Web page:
Back to NSW: What happens next?

The NSW government has been reelected on Saturday, and to some observers this came as a little surprise, baring in mind that Labor had momentum during the early stages of the campaign. It seemed unclear what impact federal politics would have on this particular state election. But, when election day came, it was just enough for the Premier to secure her first term in her own right. Now, of course, the more significant issue, intriguing politicians and observers alike, is what happens in May, when Australians go to the polls nationally. Since modern politics is geared toward permanent campaigning, something which makes governing a country not easier these days, one might be tempted to read too much into the situation, assuming that the NSW results will strengthen the Coalition come election day. Yet, caution is in order here. As I have pointed out

previously

on this blog, the impact of this particular election on federal politics will be fairly limited. This has not just to do with Labor’s political baggage in New South Wales, but also with the fact that even a narrow Coalition win would not change political parameters beyond expectations. Scraping to victory for a third consecutive term is somewhat unusual for the Coalition in the state and hasn’t happened since the 1970s. But the result throws up some additional problems for them, particularly as far as the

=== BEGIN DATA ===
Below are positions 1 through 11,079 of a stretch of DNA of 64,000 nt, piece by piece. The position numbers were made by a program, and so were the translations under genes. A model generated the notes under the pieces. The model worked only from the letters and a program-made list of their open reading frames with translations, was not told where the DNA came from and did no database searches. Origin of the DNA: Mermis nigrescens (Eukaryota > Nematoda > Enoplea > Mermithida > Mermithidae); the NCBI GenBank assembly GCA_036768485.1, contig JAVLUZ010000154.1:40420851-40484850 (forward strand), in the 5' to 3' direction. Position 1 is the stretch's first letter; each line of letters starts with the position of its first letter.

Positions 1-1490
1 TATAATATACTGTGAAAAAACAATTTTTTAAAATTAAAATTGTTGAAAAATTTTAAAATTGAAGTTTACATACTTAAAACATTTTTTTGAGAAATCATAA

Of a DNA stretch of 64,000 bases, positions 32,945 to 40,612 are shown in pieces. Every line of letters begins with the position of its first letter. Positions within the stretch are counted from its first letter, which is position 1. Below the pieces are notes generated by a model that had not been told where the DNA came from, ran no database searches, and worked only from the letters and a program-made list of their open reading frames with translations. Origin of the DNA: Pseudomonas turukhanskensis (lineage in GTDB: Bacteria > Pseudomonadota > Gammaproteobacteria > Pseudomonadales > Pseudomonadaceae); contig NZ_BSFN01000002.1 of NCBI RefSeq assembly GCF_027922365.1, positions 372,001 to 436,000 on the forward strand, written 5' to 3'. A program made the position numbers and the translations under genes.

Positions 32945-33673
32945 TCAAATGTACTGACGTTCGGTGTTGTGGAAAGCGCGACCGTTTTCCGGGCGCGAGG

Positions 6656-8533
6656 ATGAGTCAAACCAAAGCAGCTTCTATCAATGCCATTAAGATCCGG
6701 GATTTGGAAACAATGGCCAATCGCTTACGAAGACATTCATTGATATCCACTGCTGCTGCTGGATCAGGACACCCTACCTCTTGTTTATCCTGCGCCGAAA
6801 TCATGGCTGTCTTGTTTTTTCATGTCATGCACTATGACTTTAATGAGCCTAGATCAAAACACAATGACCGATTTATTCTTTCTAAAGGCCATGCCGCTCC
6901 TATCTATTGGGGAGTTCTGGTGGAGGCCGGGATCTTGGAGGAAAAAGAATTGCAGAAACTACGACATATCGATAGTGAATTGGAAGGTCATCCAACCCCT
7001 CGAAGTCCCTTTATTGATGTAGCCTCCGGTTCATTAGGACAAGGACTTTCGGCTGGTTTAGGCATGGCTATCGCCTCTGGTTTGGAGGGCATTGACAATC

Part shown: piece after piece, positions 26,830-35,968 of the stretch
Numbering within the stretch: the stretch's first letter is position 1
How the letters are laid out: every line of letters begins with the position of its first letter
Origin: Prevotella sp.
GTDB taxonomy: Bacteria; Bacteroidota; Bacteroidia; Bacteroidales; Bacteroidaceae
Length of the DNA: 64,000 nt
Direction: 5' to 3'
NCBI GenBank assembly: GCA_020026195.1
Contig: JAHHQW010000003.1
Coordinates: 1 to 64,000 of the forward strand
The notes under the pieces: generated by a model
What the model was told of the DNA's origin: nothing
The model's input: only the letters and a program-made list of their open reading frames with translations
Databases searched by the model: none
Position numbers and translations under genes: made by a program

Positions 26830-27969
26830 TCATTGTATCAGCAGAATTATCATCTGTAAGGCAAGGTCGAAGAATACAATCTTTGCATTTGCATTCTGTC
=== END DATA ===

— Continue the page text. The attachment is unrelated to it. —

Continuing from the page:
Nats

are concerned, losing ground to minor conservative parties, in particular to the

Shooters Fishers and Farmers party.

Such bleeding of support will in all likelihood put even more strain on the Coalition in the lead-up to the election, and it is more than doubtful that any pre-election budget, no matter how skillfully drafted, can stem the tide. One has to remember that this comes as an additional complication for the federal government, since the

Liberals

have no way of knowing whether any of their vulnerable seats either in NSW or beyond will be saved by any presumed momentum from Saturday’s results. Thus, given their own woes in Canberra, and the problems facing the Nationals which have become evident two days ago, my money is still on a Labor victory in two months.

The NSW election is discussed

here

with NSW reporter

Brigid Lanville .

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